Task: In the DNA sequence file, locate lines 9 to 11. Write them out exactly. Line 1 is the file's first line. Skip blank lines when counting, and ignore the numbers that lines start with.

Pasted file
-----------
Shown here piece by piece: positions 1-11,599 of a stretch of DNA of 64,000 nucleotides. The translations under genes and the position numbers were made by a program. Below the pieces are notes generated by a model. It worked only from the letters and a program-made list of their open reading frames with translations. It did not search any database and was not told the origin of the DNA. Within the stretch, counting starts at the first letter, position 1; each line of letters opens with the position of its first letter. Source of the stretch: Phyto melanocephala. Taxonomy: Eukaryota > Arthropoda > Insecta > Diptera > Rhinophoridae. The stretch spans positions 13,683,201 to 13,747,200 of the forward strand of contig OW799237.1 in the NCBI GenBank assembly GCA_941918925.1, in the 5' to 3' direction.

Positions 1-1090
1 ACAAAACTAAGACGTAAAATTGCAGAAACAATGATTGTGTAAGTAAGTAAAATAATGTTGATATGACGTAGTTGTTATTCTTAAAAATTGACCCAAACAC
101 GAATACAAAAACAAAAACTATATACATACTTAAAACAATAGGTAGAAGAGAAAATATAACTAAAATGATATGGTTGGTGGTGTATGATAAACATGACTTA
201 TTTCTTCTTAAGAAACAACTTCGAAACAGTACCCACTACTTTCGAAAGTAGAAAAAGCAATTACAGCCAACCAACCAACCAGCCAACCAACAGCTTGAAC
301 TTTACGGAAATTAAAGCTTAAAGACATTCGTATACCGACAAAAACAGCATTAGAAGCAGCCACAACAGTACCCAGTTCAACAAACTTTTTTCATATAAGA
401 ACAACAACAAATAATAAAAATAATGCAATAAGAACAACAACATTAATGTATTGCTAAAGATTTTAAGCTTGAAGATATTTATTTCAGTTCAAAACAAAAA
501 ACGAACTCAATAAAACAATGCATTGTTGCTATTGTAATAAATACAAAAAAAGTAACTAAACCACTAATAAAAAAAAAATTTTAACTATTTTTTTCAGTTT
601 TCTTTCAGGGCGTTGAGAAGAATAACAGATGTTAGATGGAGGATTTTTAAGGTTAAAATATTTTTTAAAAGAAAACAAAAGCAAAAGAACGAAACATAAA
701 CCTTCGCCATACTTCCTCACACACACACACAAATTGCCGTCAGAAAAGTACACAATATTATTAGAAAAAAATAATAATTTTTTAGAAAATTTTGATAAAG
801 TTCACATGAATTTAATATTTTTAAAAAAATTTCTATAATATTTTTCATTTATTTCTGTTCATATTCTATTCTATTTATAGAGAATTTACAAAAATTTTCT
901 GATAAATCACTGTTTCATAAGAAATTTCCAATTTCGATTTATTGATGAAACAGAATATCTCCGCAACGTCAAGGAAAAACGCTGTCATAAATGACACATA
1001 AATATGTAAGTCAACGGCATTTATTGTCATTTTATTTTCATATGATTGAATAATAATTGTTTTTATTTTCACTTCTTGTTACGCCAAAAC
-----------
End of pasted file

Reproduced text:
601 TCTTTCAGGGCGTTGAGAAGAATAACAGATGTTAGATGGAGGATTTTTAAGGTTAAAATATTTTTTAAAAGAAAACAAAAGCAAAAGAACGAAACATAAA
701 CCTTCGCCATACTTCCTCACACACACACACAAATTGCCGTCAGAAAAGTACACAATATTATTAGAAAAAAATAATAATTTTTTAGAAAATTTTGATAAAG
801 TTCACATGAATTTAATATTTTTAAAAAAATTTCTATAATATTTTTCATTTATTTCTGTTCATATTCTATTCTATTTATAGAGAATTTACAAAAATTTTCT